• Steven Erickson BA ’70 served two years in the Peace Corps in Costa Rica. Returning to his hometown of Roseburg, Oregon, he cofounded a cooperative vegetarian restaurant. He has since remained in the Umpqua River Valley, where his family homesteaded. Over the years, Erickson has worked in reforestation, fire suppression, carpentry, wilderness guiding, and the local wine industry. He recently retired from 25 years with Legal Aid Services of Oregon, where he managed intake services for more than 1,000 prospective clients each year. Erickson’s current interests include vegetarian cooking, accordion and improv piano, organic gardening, tea cultivation, orchard management, and all forms of art.

  • Anita Grimm BA ’70 has lived in Medford, Oregon, where she owned a full-service music store, for 41 years. She has published two novels, A Certain Twist in Time (Soul Mate Publishing, 2019) and Small Fry (Balboa Press, 2019); a third is nearing completion. For 21 years, Grimm has taught a community writing class on the craft of fiction and memoir.

  • Sherry Grove BA ’70 is retired and living with her husband, Gary, near Eugene, Oregon. She enjoys gardening; feeding the birds and squirrels; reading; and playing casual computer games. She and Gary have a daughter and two young grandsons, whom they enjoy visiting in Arizona.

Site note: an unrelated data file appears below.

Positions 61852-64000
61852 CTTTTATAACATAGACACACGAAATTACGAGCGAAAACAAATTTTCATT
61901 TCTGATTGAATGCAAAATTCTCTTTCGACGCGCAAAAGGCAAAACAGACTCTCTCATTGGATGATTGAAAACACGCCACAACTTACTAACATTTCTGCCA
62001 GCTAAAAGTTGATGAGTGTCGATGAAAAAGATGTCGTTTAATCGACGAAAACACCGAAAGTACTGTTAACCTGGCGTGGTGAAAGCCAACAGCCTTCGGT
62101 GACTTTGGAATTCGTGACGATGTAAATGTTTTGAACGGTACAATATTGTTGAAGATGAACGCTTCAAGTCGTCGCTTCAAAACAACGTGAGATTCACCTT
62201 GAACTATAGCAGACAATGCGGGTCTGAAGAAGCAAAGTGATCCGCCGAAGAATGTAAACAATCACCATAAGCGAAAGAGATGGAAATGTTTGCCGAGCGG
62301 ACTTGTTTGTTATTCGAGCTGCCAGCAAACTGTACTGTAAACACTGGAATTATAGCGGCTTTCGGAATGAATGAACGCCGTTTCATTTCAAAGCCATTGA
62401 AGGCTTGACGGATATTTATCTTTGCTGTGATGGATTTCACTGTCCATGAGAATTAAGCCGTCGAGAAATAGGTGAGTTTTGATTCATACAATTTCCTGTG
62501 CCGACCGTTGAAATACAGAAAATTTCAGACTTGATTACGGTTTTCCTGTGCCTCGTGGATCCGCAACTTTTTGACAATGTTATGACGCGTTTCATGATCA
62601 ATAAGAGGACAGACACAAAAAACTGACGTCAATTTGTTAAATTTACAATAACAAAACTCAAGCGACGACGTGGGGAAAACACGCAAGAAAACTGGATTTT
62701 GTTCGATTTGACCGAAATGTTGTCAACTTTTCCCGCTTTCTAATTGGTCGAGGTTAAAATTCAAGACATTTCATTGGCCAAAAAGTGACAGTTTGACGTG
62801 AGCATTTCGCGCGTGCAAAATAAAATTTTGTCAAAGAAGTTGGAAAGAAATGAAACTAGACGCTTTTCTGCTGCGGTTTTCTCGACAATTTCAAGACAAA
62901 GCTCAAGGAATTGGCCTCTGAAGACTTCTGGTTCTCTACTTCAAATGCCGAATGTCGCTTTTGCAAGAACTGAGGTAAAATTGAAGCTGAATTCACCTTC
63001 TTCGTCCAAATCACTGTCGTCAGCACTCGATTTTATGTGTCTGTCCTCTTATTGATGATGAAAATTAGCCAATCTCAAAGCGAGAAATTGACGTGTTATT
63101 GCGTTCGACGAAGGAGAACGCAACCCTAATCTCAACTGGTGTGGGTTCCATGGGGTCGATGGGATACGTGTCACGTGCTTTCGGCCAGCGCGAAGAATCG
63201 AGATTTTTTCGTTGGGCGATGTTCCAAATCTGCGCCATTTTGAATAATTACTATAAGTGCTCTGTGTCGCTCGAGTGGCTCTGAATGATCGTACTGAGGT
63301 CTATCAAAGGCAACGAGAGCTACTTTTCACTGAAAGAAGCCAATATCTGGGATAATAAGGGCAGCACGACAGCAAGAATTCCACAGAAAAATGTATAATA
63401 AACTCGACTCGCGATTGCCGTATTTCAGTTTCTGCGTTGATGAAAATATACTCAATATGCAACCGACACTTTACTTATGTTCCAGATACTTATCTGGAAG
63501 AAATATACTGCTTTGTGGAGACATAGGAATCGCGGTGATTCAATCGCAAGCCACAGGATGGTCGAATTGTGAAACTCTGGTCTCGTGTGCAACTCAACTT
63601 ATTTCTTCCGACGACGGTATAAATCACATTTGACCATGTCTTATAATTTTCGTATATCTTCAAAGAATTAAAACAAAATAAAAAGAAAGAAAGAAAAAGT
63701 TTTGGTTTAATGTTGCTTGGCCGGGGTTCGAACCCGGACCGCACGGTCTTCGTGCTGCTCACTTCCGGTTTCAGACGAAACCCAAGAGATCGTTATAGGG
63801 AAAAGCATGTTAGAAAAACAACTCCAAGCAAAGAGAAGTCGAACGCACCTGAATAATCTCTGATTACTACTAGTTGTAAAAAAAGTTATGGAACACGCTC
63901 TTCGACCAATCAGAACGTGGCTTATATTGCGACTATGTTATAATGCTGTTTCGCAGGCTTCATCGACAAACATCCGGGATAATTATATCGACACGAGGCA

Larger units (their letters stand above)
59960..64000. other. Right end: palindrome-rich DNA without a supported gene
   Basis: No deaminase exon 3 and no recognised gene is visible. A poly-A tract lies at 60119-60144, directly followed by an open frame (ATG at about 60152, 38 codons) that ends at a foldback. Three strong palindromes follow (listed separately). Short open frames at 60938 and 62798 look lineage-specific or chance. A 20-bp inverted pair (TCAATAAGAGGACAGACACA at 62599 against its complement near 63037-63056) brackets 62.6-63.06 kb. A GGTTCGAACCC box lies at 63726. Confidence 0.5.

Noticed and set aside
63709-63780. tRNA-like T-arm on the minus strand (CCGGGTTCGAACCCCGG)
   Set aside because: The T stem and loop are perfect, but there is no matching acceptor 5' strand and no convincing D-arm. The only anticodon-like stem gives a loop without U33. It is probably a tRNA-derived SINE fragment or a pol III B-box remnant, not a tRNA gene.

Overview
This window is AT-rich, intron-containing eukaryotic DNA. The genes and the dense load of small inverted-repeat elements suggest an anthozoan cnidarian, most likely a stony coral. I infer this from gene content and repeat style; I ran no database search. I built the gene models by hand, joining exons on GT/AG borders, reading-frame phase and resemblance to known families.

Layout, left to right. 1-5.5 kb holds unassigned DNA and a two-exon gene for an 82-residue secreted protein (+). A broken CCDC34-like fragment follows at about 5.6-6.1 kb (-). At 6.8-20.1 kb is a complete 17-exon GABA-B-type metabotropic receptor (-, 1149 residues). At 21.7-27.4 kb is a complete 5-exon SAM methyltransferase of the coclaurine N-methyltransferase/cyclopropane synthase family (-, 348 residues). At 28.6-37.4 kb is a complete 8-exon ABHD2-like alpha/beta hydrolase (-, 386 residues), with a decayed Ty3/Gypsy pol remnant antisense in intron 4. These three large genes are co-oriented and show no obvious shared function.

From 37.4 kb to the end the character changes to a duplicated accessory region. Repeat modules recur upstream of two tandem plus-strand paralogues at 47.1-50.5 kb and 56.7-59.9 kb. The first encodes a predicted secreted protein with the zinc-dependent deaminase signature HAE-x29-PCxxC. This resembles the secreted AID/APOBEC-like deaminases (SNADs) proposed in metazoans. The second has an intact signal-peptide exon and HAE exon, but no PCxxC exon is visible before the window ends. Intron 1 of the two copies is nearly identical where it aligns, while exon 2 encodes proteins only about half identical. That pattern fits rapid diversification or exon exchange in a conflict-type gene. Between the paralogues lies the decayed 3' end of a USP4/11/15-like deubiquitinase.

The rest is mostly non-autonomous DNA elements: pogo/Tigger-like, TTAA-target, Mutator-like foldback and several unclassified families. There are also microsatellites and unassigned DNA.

• Victoria Meier BA ’70, MAT ’93 still lives in West Linn, Oregon, and still teaches. After 20 years of teaching English at Molalla High School, she now teaches English as a second language at Clackamas Community College. Pleasures include time with grandkids, gardening, singing a cappella, and working for the environment. While she misses having a cat, she says it’s easier on the wild birds that visit.

  • Charles Joseph Wiseman III BS ’70, JD ’73 died April 21, 2019, at the age of 76.

    Charles was born in Tillamook, Oregon, on October 30, 1942, to Charles and Lucille Wiseman. He grew up largely in nearby Garibaldi.

    From a young age, Charles was devoted to sports of all kinds. He was an all-star Little League baseball player who continued to play through high school and his time as an undergraduate at Lewis & Clark. As teens, he and his brother would hitchhike from Garibaldi to Portland to watch their beloved Portland Beavers baseball team play; later, he became an avid fan of the Seattle Mariners. A star high school football player, Charles loved fishing, scuba diving, canoeing, golf, skiing, and camping. As an adult, he followed the Seattle Seahawks and all Northwest high school and university sports. He was also a general aviation pilot.